Weeks later, the ZO2 Prime was available yet again for preorders, this time in a fully photoshopped trio of colors -- all white, all red and all blue -- dubbed the "Independence Day Pack." Ball has never worn any version of the Fourth of July-themed colors to date. However, orders placed for all five existing colors are still expected to be fulfilled and shipped today, updated on the ZO2 Prime Remix silhouette.

July: Lonzo debuts at Summer League in ZO2, rotates through shoes from several brands

Lonzo Ball's NBA debut at Las Vegas Summer League caused a stir, but his play on the court quickly took a backseat to the ongoing storyline of what was on his feet. After wearing his ZO2 sneaker for his first two games, Ball suddenly switched to a musical-chairs approach for the remainder of the schedule, wearing sneakers from Nike, Adidas, Under Armour and Jordan, and gaining more attention than any other player in summer league history.

Ball wasn't the story of the summer just for his sneakers, however. He ended up earning summer league MVP honors while averaging 16.3 points, a summer-best 9.3 assists and 7.7 rebounds for a Lakers squad that ended up winning the title (though Ball sat out the championship game).

Aug. 31: BBB launches $395 signature shoe for 16-year-old LaMelo Ball

As LaVar has made clear from the onset, Big Baller Brand isn't just about Lonzo.

"It's the brand I created for my boys," he told Time magazine. "Each one of the Bs represents my boys."

When 16-year-old LaMelo Ball unveiled his first signature shoe on his birthday -- before beginning his junior year of high school -- the move caught everyone by surprise.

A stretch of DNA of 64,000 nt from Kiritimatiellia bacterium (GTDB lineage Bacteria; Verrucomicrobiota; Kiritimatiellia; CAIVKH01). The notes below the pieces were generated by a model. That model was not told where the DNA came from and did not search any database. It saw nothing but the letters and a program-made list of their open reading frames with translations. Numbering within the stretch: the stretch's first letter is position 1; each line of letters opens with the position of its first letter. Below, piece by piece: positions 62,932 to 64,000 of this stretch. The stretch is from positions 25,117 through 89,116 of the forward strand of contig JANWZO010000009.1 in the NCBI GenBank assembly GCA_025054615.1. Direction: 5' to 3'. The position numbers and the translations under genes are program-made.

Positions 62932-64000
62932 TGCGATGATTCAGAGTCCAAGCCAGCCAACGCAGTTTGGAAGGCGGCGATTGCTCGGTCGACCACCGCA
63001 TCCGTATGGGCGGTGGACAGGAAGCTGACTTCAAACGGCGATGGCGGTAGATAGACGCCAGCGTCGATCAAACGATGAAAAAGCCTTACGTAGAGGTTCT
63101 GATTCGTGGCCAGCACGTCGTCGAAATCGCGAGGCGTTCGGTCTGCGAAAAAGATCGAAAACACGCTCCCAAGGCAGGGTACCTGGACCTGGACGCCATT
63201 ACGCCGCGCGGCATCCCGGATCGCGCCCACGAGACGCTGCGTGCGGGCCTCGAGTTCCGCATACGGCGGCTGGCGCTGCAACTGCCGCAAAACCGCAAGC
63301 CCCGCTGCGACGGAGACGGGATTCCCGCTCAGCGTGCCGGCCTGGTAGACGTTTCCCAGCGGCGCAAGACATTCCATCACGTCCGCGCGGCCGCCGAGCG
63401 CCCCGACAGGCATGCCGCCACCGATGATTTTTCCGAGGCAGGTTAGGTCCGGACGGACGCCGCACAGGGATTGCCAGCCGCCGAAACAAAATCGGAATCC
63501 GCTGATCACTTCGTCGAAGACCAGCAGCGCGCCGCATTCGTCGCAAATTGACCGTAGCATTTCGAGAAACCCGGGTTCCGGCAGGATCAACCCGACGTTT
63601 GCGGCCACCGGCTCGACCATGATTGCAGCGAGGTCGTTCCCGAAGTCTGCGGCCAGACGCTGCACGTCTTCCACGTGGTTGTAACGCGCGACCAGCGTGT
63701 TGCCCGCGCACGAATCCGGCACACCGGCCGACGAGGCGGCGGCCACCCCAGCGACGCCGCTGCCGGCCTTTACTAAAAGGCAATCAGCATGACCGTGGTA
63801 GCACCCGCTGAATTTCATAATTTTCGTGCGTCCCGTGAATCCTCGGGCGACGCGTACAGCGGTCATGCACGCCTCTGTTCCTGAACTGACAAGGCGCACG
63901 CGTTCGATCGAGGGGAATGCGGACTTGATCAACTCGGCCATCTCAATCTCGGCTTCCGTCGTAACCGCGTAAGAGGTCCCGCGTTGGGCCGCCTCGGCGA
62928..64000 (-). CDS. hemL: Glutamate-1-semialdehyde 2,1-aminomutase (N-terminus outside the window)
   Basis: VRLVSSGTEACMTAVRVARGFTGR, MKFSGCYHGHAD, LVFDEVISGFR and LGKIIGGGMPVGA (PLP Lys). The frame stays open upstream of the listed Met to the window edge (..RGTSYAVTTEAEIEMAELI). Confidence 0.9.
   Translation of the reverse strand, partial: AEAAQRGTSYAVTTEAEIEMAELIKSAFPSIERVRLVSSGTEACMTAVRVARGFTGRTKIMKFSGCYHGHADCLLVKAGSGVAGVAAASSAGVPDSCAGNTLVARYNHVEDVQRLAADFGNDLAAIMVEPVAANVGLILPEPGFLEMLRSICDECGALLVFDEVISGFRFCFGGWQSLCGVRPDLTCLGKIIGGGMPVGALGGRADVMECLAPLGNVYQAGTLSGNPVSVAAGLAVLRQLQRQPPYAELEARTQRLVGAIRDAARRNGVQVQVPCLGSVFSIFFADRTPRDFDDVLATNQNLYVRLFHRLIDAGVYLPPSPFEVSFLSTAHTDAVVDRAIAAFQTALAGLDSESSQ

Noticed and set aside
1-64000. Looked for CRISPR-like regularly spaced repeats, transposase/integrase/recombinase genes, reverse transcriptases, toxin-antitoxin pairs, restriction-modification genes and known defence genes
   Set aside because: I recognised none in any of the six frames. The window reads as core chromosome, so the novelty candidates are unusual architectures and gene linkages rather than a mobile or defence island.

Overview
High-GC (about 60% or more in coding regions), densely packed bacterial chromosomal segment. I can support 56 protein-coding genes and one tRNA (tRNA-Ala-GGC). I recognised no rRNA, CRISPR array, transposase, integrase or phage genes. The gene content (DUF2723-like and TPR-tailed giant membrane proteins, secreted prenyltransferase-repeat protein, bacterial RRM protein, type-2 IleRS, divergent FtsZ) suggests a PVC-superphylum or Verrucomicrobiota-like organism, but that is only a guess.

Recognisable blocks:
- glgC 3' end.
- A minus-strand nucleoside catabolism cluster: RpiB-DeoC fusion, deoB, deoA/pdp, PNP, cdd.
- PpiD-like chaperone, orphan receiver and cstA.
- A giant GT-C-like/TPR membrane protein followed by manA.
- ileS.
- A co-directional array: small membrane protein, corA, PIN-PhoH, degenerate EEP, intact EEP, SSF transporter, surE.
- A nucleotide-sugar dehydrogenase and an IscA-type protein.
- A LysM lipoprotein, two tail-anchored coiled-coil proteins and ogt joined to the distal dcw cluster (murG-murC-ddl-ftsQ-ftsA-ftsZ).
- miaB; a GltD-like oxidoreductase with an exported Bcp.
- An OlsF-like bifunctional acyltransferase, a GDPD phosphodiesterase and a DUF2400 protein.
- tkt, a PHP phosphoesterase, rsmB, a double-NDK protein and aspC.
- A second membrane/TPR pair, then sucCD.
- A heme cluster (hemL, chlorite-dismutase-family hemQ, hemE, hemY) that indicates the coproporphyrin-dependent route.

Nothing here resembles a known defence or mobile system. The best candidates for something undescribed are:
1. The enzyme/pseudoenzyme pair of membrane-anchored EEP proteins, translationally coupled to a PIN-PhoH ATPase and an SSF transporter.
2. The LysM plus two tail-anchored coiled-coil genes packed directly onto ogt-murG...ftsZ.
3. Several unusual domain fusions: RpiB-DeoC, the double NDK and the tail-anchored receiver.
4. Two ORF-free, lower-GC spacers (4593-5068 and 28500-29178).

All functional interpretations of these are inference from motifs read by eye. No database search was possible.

The sneaker shared a camouflage pattern design and "tooling," known as the midsole and outsole portion, with a model from upstart company BrandBlack, foreshadowing Big Baller Brand's long-term partner. The MB1 is slated to begin shipping by Dec. 23.

Sept. 21: BBB partners with BrandBlack and announces updated ZO2 design

After being turned down by the major basketball brands for a "co-branded partnership," Big Baller Brand eventually found a running mate, teaming with Skechers subsidiary BrandBlack.

Headed by longtime industry veteran David Raysse, Lonzo's initial ZO2 sneaker was "remixed" and redesigned, using existing parts from BrandBlack's Rare Metal sneaker. The shoe will replace the initial ZO2 Prime design, which sold less than a thousand preorders. While the Rare Metal sneaker is priced at $110 retail, Raysse told GQ magazine that the ZO2 Prime Remix features a true carbon-fiber molded heel counter, at a factory level cost of $8 per shoe.

Oct. 19: Lonzo makes regular-season debut

In dealing with a pesky Patrick Beverley all game, Lonzo registered an unimpressive three points, four assists and nine rebounds in his official debut. He wore the ZO2 Prime Remixes, as he did for his only two preseason appearances, and he has continued to wear the shoes in multiple colors throughout the season. Unlike his summer in Las Vegas, he has yet to wear anything other than Big Baller Brand for a regular-season game.

Nov. 24: ZO2 Prime Remix scheduled to ship to customers

As Lonzo's much-awaited signature sneaker is slated to arrive to those who placed preorders, LaVar's vision for Big Baller Brand is finally coming to fruition. With LaMelo's debut model shipping next month, there's also a plan in place for the third Ball brother, LiAngelo, who remains suspended indefinitely at UCLA after a shoplifting incident on the team's trip to China. According to a Big Baller Brand source, LiAngelo's eventual shoe will be called the "Gelo 3," though it won't be officially unveiled until after he leaves school.

Meanwhile, Big Baller Brand continues to benefit from the fallout from LiAngelo's China trip. LaVar Ball's ongoing feud with President Donald Trump is estimated to have given the company more than $13 million in equivalent advertising value, according to a sponsorship evaluation firm.

ESPN's Jovan Buha contributed to this report.